Saturday, February 9, 2013

Recalling Landscape Tapestries of Summer Twenty-Twelve

While many are shoveling out from deep blankets of snow-drifts, I would like to escape our white wintry hillside by recalling landscape tapestries of summer twenty-twelve. Storms of blossoms unfurl throughout the spring and summer here at Flower Hill Farm attracting pollinators, birds and other beasts to our gardens, fields and forest. It is this living tapestry of color, texture, fragrance and sounds that inspired me to create this blog four years ago . . . February 6, 2009.

Over the last four years I feel I have grown as a photographer, writer and gardener from sharing the virtual world of gardens and nature with all of you. Lovely and brilliant fellow blogger Sarah of Sarah expressed it so perfectly in her sixth anniversary post when she wrote . . .  "What I see, I want to share with you. I do not walk alone in the snowy fields thanks to your company."

It is a joy to see the snowy fields of Maine through Sarah's eyes, as it is to see the opulent world of fellow bloggers and now dearest of friends Jane and Lance of the acclaimed Hattatt Budapest and Brighton blog. Blogging builds bridges to worlds we might never have known. It connects kindred spirits and activists for wildlife and I am so honored to know and be a co-author with so many talented gardeners and photographers on Carole Sevilla Brown's Native Plants and Wildlife Gardens blog and Ken Billington's  Focusing on Wildlife blog. I have just published the fifteenth installment of 'A Bestiary' which is a compilation of many tales regarding the wildlife that share Flower Hill Farm.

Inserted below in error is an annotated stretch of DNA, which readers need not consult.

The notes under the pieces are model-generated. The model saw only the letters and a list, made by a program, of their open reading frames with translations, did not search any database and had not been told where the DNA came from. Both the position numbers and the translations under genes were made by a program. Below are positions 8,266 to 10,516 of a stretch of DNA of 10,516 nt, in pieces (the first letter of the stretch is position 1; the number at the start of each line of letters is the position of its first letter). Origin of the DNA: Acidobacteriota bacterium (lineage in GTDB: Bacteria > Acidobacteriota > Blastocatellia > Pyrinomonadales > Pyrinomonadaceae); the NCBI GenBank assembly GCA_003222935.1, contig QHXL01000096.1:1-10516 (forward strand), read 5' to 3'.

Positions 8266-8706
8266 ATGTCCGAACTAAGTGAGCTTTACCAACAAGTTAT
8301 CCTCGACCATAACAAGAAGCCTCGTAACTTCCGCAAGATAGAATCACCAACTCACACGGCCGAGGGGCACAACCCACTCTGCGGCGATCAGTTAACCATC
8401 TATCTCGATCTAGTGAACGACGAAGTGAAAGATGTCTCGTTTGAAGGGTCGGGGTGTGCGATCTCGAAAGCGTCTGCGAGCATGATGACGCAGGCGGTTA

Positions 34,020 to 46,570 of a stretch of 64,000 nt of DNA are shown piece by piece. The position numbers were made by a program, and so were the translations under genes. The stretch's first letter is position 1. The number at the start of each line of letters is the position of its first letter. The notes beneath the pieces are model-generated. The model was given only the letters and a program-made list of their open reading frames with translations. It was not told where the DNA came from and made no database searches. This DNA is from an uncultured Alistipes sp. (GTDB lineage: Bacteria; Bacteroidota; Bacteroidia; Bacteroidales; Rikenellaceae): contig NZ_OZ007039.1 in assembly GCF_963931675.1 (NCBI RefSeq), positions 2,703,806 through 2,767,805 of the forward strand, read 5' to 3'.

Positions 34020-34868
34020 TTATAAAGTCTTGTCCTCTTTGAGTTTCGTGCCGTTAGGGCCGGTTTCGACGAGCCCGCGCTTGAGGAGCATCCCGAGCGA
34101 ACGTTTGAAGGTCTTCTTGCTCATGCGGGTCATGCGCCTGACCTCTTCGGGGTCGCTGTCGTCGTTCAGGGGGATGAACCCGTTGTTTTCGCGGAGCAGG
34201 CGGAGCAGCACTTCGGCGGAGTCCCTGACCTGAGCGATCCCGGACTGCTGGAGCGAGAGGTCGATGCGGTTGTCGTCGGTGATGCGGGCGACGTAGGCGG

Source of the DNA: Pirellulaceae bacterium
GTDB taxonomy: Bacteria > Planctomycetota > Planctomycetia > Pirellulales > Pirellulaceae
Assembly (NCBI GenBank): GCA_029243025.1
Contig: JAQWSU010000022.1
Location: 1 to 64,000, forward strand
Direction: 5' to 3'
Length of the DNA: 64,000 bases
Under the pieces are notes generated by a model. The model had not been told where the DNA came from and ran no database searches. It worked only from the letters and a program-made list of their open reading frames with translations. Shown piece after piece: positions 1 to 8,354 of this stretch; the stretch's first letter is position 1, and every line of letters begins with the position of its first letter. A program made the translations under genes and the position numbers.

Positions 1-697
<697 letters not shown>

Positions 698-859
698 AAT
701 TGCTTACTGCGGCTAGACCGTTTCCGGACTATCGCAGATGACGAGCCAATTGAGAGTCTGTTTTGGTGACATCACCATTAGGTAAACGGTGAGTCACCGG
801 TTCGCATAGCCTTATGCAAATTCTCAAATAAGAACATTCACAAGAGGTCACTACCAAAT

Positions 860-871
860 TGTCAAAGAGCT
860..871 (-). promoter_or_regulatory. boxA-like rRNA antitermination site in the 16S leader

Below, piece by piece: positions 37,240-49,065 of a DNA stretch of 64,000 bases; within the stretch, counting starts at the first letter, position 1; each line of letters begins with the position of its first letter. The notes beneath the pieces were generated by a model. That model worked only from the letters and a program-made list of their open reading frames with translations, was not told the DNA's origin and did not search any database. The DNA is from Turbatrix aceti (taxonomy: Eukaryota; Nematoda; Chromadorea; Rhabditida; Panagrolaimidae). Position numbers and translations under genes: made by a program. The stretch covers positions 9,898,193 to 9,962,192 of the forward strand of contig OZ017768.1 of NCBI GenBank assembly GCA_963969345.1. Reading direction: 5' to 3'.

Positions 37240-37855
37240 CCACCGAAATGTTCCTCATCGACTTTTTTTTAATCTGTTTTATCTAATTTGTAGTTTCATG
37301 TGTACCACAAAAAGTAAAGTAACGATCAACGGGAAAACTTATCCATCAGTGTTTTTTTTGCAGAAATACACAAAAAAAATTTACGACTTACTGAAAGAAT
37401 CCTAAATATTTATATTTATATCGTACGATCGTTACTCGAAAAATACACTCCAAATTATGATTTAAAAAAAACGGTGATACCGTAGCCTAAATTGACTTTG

I want especially to thank all those of you who continue to visit and grace this blog with your thoughtful words even though I am not able to reciprocate as I once did. To gracious Eva, who has been with me since the beginning, who has no blog or link to share, please know that I am so deeply appreciative of your words of wisdom and endless support that always touches me to the core and inspire so much more.

The riot of life in these image memories is in such contrast to the cold and raw world that actually barricades me inside right now. I do have one door that opens inside but would have to trek through hip high drifts to get to other doors to shovel . . . and shoveling is not something I can do anymore either. Someone will arrive today or tomorrow to clear doorways and pathways, as well as, uncovering my little car. Having this medium to reach out to the world is fabulous anytime, but now, being literally 'snowed in', I appreciate it all the more. I am so grateful for not losing power and feel so for those who have. May it be restored quickly.


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